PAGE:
Is an ARM Ever a Good Idea?
An ARM or adjustable rate mortgage has certainly got a bad rap over the last few years. During the subprime mortgage bust of 2005 to 2008, the ARM loan is what drove many homeowners into foreclosure. This adjustable rate mortgage is fine when the interest rates are low but if you cannot refinance once they start increasing it can find you in a world of hurt.
In the current market of rising prices and rates it’s making these type of loans attractive but are they really the best option for you? According to MSN money, here are some tips to tell and questions to ask yourself on whether an ARM is the best loan option for your situation.
Many homebuyers are very weary of an adjustable-rate mortgage and wonder if they can be trusted. What type of buyer should go with this type of a loan or stick with the standard 30 year fixed rate loan?
“Applications for adjustable-rate mortgages are starting to pick up again… And made up 25% to 30% of loans during their previous heyday.” Thanks to Dodd-Frank‘s mandatory regulations and tightening underwriting standards, ARM’s are a lot more conservative.
According to Keith Gumbinger, vice president of HSH.com, “what came and went with option style ARM’s with a very high frequency of interest rate changes. People had monthly payments that kept going up and up and up.” These type of products have now washed out of the marketplace. Today’s ARM’s have longer fixed periods of five, seven and even 10 years as well as periodic and lifetime rate caps to ensure that borrowers won’t see a massive jump in their monthly payments. New rules also ensure that loans can’t be made to borrowers who can’t document their income or prove their ability to pay the highest rate that might come with an adjustable rate mortgage.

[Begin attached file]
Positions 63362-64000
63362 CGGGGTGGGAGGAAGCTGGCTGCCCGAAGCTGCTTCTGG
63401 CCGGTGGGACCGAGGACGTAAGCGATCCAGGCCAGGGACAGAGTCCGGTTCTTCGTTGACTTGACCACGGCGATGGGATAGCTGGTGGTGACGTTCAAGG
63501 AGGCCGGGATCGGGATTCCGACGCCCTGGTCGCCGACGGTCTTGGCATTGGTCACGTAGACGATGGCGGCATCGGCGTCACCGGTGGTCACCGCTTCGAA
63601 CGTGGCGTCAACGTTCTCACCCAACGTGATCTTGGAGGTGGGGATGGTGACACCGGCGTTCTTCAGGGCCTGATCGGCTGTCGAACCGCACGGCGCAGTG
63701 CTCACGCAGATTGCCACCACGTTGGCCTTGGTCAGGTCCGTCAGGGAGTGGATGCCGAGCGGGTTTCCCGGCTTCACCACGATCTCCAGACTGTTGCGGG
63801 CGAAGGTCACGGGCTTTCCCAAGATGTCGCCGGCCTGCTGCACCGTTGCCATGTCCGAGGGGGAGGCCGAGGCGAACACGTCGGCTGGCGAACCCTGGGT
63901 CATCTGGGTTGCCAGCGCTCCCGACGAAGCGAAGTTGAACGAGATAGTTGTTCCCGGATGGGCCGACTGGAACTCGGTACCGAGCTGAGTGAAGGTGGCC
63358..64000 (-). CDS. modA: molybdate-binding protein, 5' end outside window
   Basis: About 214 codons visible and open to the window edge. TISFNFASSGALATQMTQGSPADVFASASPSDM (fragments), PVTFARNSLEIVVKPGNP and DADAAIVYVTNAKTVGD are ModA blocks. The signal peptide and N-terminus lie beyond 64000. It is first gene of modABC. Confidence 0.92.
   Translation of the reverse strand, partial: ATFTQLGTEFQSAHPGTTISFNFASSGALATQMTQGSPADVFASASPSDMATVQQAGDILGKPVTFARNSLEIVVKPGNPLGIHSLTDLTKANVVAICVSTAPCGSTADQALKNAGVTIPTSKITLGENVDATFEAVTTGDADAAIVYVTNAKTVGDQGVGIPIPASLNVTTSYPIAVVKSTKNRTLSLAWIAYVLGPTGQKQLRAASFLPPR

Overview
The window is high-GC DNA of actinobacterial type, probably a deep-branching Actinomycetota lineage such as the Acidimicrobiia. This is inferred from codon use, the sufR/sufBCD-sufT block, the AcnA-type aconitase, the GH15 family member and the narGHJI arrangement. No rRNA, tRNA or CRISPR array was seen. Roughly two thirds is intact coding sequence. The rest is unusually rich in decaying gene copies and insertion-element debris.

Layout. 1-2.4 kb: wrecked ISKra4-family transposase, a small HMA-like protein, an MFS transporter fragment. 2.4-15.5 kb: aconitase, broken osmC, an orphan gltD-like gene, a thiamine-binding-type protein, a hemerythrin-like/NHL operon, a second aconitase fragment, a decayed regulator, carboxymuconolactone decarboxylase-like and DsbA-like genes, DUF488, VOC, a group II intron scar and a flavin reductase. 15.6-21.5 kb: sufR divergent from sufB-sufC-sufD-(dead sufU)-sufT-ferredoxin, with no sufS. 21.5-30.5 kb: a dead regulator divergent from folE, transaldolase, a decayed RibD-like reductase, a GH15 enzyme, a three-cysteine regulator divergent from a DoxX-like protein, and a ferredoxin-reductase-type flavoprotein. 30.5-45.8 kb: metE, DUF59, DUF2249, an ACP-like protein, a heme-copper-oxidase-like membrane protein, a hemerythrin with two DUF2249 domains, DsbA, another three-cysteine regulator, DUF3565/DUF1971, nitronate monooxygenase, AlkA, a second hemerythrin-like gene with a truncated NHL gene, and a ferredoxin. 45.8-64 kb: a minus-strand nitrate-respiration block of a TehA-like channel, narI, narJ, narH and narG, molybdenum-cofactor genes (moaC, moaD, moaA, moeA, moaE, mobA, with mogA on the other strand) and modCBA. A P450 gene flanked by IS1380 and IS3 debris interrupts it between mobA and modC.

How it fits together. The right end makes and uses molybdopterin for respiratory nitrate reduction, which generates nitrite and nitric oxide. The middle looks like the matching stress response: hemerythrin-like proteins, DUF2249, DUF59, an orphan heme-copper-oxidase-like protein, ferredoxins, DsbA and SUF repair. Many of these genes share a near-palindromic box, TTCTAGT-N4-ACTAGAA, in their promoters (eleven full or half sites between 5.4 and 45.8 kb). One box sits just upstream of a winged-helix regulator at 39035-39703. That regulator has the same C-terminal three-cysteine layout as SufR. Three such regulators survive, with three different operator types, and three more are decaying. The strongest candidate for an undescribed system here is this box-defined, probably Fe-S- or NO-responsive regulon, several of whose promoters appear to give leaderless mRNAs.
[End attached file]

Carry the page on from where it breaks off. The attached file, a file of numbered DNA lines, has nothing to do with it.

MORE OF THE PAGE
Starting off with a lower rate is fine when the rates are low but if those buyers don’t refinance or consider what it could cost in the future, it may not be the best option. According to the article, the prospect of shaving a point or more off of the rate for the first five years of their mortgage has many buyers and borrowers willing to take the gamble.
So who is an adjustable rate mortgage for? It makes sense to people that have some degree of certainty that they will be in a property for only a short period of time. Those staying in a home for 10+ years may find that a typical conventional loan will be the best option long-term. If you’re going to stay in your home or you’re nervous about risk, price increases or your income, it might be better to stick with a fixed rate loan. For more information or to contact reputable lenders and mortgage brokers in our area called the offices of the Domain Realty Group today. We specialize in national and local real estate news.